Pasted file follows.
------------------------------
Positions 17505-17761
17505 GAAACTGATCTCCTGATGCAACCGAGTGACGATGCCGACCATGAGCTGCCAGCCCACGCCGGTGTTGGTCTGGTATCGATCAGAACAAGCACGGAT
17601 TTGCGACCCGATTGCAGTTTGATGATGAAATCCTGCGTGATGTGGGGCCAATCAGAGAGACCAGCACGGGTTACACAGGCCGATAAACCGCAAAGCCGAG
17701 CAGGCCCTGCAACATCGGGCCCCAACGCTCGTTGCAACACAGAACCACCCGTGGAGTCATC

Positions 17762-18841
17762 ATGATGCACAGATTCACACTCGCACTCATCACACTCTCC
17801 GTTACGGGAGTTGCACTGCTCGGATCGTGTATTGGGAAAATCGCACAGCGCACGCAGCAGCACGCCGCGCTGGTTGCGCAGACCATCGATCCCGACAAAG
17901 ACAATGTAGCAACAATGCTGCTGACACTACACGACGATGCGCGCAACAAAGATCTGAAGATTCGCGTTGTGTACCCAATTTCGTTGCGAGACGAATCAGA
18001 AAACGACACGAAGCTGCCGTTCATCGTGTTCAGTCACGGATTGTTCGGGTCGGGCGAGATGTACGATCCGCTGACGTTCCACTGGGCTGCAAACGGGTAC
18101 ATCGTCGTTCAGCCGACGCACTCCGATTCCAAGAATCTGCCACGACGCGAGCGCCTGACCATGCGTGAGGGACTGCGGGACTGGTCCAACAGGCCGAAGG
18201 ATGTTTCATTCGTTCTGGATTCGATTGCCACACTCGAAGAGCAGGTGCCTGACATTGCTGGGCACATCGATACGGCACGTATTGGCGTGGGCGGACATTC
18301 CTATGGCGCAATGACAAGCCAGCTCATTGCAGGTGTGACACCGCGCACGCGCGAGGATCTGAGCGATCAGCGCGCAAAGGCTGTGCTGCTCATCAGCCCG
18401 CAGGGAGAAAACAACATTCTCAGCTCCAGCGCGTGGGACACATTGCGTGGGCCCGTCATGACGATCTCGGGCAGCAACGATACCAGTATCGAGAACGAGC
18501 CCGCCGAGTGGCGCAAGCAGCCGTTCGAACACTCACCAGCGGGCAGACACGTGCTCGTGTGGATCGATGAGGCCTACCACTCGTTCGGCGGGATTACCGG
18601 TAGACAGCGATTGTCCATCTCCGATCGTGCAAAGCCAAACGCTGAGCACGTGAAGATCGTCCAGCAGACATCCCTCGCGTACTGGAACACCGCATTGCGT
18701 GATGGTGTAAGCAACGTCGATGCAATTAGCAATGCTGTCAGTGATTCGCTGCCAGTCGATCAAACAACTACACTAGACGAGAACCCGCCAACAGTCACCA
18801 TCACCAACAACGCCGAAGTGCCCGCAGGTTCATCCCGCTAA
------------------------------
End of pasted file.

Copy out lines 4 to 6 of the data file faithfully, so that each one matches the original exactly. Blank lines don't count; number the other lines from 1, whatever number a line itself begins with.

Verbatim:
17701 CAGGCCCTGCAACATCGGGCCCCAACGCTCGTTGCAACACAGAACCACCCGTGGAGTCATC

Positions 17762-18841
17762 ATGATGCACAGATTCACACTCGCACTCATCACACTCTCC